“Whether the organizations are planning to expand to physical locations in new neighborhoods or create innovative ways to attract and retain a diverse workforce within the public mental health system,” she said, “all recognize the dire need to have treatment and services meet people where they are, using culturally relevant, multilingual, and trauma-informed approaches.”

Center for Families and Relationships (CFAR) is the recipient of $1.8 million in grant funds from The Pew Charitable Trusts Fund — the second largest award of the five nonprofits. CFAR’s CEO, Jordan Brogan, said that Pew’s funding would help bolster the nonprofit’s infrastructure, including plans to open a new facility in the future.

“What we really were looking to do is help expand our organization by opening another site in Philadelphia and in the counties to help provide more access for children and families to receive services,” she said.

CFAR, located in Northeast Philadelphia along Bustleton Ave, originally opened as what Brogan called a “mom-and-pop-like therapy shop” in 1994. The organization now serves up to 700 Philadelphians per week and now provides mental services ranging from outpatient mental health and trauma-informed counseling services.

The pandemic, Brogan said, was the most challenging time period for the organization.

“It was really difficult, if I’m being honest,” she said. “We were never able to provide telehealth services prior to COVID. We were having very strict rules around how sessions need to look, and they needed to be done in the physical space.”

Brogan said that “unresolved trauma” is a driver behind the ongoing youth mental health crisis, and largely perpetuated from “generation to generation.”

“And historically, I think we’re so used to just sweeping trauma under the rug and like not dealing with it,” she said. “And we’re seeing a lot of that now and you’re getting a lot of people who don’t understand how to do basic things like regulate emotions or communicate in healthy ways or have social skills or all of these things.”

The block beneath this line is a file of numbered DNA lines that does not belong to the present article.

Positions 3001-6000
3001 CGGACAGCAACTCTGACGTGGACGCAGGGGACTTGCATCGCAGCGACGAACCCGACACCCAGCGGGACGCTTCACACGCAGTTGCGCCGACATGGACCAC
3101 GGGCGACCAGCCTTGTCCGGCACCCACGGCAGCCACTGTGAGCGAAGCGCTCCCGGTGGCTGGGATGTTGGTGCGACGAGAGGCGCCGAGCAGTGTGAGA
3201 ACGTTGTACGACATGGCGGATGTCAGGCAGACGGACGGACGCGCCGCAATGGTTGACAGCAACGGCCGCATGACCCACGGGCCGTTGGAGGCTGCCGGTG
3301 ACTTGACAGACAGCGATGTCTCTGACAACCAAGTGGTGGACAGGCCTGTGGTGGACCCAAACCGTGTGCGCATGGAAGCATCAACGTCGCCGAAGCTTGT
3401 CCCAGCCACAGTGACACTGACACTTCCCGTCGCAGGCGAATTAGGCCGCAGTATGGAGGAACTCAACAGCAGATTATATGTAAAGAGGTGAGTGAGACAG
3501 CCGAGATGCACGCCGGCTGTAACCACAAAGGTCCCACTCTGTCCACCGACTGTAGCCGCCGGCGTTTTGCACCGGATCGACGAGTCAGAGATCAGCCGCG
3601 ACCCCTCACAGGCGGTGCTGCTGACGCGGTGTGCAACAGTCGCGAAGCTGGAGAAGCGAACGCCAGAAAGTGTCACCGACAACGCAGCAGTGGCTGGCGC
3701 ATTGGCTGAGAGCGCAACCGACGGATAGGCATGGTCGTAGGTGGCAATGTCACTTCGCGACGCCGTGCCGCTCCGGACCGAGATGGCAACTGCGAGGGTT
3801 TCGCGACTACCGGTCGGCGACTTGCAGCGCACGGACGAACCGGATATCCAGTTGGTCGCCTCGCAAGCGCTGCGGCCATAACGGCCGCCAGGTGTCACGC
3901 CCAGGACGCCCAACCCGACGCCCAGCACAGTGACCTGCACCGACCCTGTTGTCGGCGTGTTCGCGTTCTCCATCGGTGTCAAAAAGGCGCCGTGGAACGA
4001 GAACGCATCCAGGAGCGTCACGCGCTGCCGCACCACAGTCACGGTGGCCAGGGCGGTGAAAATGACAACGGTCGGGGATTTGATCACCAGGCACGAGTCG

With new funding, Brogan said the counseling center’s goal will be to serve more than 4,000 Philadelphia youth annually, build two additional counseling sites, and add more staff specifically licensed in trauma-informed care. The organization is also looking to hire more Spanish and Portuguese speakers.

“It’s so, so difficult to find a Portuguese-speaking clinician…The need for us to provide services for children and families who are uninsured due to the legal status of immigration is high,” she said.

Brogan is optimistic about the organization’s future moving forward.

“My ideal CFAR would basically be to have an infrastructure or an administrative side of things that functions as strongly as our clinical side, and expand into the counties to help create more access for children and families to receive services.”

If you or someone you know is in crisis, call or text the National Suicide Prevention Lifeline at 988. The hotline is staffed 24/7 by trained counselors who can offer free, confidential support. Spanish speakers can call 1-888-628-9454. People who are deaf or hard of hearing can call 1-800-799-4889.

Support for WHYY’s coverage of health equity issues comes from the Commonwealth Fund.